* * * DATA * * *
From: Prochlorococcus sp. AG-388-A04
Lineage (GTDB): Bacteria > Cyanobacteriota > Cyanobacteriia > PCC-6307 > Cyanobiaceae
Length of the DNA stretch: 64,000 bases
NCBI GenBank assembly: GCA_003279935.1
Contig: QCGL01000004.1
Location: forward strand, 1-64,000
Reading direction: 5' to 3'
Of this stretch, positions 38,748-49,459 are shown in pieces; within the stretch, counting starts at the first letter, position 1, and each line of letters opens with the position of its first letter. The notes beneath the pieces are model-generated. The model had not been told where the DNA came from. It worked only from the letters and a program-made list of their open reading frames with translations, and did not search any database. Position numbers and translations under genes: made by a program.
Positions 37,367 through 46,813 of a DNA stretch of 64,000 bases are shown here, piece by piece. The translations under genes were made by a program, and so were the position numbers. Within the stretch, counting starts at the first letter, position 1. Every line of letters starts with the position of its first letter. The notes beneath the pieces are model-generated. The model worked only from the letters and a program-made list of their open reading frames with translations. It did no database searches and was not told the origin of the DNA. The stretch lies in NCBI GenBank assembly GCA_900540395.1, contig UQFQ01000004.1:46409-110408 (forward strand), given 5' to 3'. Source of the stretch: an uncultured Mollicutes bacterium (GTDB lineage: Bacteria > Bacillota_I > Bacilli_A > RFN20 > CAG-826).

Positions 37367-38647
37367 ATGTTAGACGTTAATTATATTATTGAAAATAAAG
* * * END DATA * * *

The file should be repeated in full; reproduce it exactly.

From: Prochlorococcus sp. AG-388-A04
Lineage (GTDB): Bacteria > Cyanobacteriota > Cyanobacteriia > PCC-6307 > Cyanobiaceae
Length of the DNA stretch: 64,000 bases
NCBI GenBank assembly: GCA_003279935.1
Contig: QCGL01000004.1
Location: forward strand, 1-64,000
Reading direction: 5' to 3'
Of this stretch, positions 38,748-49,459 are shown in pieces; within the stretch, counting starts at the first letter, position 1, and each line of letters opens with the position of its first letter. The notes beneath the pieces are model-generated. The model had not been told where the DNA came from. It worked only from the letters and a program-made list of their open reading frames with translations, and did not search any database. Position numbers and translations under genes: made by a program.
Positions 37,367 through 46,813 of a DNA stretch of 64,000 bases are shown here, piece by piece. The translations under genes were made by a program, and so were the position numbers. Within the stretch, counting starts at the first letter, position 1. Every line of letters starts with the position of its first letter. The notes beneath the pieces are model-generated. The model worked only from the letters and a program-made list of their open reading frames with translations. It did no database searches and was not told the origin of the DNA. The stretch lies in NCBI GenBank assembly GCA_900540395.1, contig UQFQ01000004.1:46409-110408 (forward strand), given 5' to 3'. Source of the stretch: an uncultured Mollicutes bacterium (GTDB lineage: Bacteria > Bacillota_I > Bacilli_A > RFN20 > CAG-826).

Positions 37367-38647
37367 ATGTTAGACGTTAATTATATTATTGAAAATAAAG